In fact, I met on these issues of supporting Western Province with Warren Entsch, the very lively Member for Leichhardt, just last week in Parliament. So, working closely with the provincial and the national government to support sustainable development that really benefits the people of the area - their livelihoods, food and water security, absolutely vital, and both health and community resilience as well.
Ben Fordham: When it comes to Chinese companies moving in and moving up, there's also a case in the Whitsundays, Keswick Island, where the Queensland Government approved a 99-year lease to a Chinese company. And then when the Chinese developer, China Bloom, moved in, they closed down the airstrip, they shut the boat ramp, they locked the gate to the national park and now there’s keep out signs all over the place. Is there anything that can be done about that?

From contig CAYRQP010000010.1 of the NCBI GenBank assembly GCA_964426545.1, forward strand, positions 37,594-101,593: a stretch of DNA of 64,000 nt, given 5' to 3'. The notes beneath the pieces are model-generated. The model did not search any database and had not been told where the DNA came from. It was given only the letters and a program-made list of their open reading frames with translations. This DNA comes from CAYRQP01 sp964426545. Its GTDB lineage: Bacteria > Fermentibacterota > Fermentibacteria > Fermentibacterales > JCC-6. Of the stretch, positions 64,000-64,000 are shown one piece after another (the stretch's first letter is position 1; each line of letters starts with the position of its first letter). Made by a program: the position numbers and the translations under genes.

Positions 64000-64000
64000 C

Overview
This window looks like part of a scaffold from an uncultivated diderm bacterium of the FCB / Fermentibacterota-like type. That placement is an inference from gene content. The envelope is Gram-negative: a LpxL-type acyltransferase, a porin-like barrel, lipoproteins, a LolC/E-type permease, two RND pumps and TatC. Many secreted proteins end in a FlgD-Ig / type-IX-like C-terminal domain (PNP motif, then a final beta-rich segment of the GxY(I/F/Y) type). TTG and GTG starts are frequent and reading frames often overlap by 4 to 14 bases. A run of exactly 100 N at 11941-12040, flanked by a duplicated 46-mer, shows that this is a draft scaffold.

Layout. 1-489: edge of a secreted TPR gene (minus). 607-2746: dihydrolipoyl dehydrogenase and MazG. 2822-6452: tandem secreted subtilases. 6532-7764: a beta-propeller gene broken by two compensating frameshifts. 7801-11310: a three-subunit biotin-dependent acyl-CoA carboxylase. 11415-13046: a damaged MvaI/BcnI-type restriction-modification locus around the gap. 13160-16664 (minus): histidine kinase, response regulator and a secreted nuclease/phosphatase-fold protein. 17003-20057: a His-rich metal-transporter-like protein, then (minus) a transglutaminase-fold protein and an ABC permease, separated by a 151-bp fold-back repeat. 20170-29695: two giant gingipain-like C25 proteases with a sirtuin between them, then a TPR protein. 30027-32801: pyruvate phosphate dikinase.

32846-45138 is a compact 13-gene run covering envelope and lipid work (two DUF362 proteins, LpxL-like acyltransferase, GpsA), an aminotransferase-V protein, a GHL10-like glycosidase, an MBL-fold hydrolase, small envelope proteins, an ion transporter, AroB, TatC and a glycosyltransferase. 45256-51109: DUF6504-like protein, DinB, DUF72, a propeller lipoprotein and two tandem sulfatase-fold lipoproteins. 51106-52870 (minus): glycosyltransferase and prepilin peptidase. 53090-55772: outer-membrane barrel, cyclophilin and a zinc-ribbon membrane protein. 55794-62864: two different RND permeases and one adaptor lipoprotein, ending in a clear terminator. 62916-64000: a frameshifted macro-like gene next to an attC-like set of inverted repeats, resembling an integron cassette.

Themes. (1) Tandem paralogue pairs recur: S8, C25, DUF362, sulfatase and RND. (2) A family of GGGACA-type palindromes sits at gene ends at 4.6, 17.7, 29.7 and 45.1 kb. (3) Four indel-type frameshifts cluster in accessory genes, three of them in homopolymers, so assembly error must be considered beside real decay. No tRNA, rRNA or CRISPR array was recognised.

Marise Payne: I'm not familiar with that specific case, Ben. But what we have been consistently saying, particularly in relation to investment in the region and where it forms development assistance, that it should be focussed on contributing to security, to stability, to prosperity. And in domestic communities here, I would say that it’s very important for domestic communities to be able to ensure that businesses that invest in their area are compliant with their own requirements and provide the sorts of access that they would expect from any investor.